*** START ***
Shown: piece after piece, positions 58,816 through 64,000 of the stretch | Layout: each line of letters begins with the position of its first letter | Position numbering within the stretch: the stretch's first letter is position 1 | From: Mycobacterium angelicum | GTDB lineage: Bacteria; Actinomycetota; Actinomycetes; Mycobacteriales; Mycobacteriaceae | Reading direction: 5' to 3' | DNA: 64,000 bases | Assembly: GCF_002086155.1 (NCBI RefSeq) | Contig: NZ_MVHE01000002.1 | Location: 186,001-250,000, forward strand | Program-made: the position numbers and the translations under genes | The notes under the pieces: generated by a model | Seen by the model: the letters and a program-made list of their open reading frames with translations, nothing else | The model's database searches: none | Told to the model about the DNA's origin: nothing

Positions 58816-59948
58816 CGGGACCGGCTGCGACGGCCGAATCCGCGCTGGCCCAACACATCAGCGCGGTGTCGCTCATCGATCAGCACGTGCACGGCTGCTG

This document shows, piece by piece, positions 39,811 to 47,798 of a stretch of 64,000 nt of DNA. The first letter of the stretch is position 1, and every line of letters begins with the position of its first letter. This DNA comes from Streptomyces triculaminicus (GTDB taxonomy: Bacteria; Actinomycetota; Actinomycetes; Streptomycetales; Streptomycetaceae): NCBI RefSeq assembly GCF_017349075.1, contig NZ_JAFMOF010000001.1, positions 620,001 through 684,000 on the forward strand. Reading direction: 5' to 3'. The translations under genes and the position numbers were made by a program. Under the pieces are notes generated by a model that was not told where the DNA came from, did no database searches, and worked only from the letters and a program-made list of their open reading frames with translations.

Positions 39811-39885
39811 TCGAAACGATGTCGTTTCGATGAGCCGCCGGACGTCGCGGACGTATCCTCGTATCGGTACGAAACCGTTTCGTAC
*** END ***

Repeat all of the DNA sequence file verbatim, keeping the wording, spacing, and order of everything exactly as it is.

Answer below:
Shown: piece after piece, positions 58,816 through 64,000 of the stretch | Layout: each line of letters begins with the position of its first letter | Position numbering within the stretch: the stretch's first letter is position 1 | From: Mycobacterium angelicum | GTDB lineage: Bacteria; Actinomycetota; Actinomycetes; Mycobacteriales; Mycobacteriaceae | Reading direction: 5' to 3' | DNA: 64,000 bases | Assembly: GCF_002086155.1 (NCBI RefSeq) | Contig: NZ_MVHE01000002.1 | Location: 186,001-250,000, forward strand | Program-made: the position numbers and the translations under genes | The notes under the pieces: generated by a model | Seen by the model: the letters and a program-made list of their open reading frames with translations, nothing else | The model's database searches: none | Told to the model about the DNA's origin: nothing

Positions 58816-59948
58816 CGGGACCGGCTGCGACGGCCGAATCCGCGCTGGCCCAACACATCAGCGCGGTGTCGCTCATCGATCAGCACGTGCACGGCTGCTG

This document shows, piece by piece, positions 39,811 to 47,798 of a stretch of 64,000 nt of DNA. The first letter of the stretch is position 1, and every line of letters begins with the position of its first letter. This DNA comes from Streptomyces triculaminicus (GTDB taxonomy: Bacteria; Actinomycetota; Actinomycetes; Streptomycetales; Streptomycetaceae): NCBI RefSeq assembly GCF_017349075.1, contig NZ_JAFMOF010000001.1, positions 620,001 through 684,000 on the forward strand. Reading direction: 5' to 3'. The translations under genes and the position numbers were made by a program. Under the pieces are notes generated by a model that was not told where the DNA came from, did no database searches, and worked only from the letters and a program-made list of their open reading frames with translations.

Positions 39811-39885
39811 TCGAAACGATGTCGTTTCGATGAGCCGCCGGACGTCGCGGACGTATCCTCGTATCGGTACGAAACCGTTTCGTAC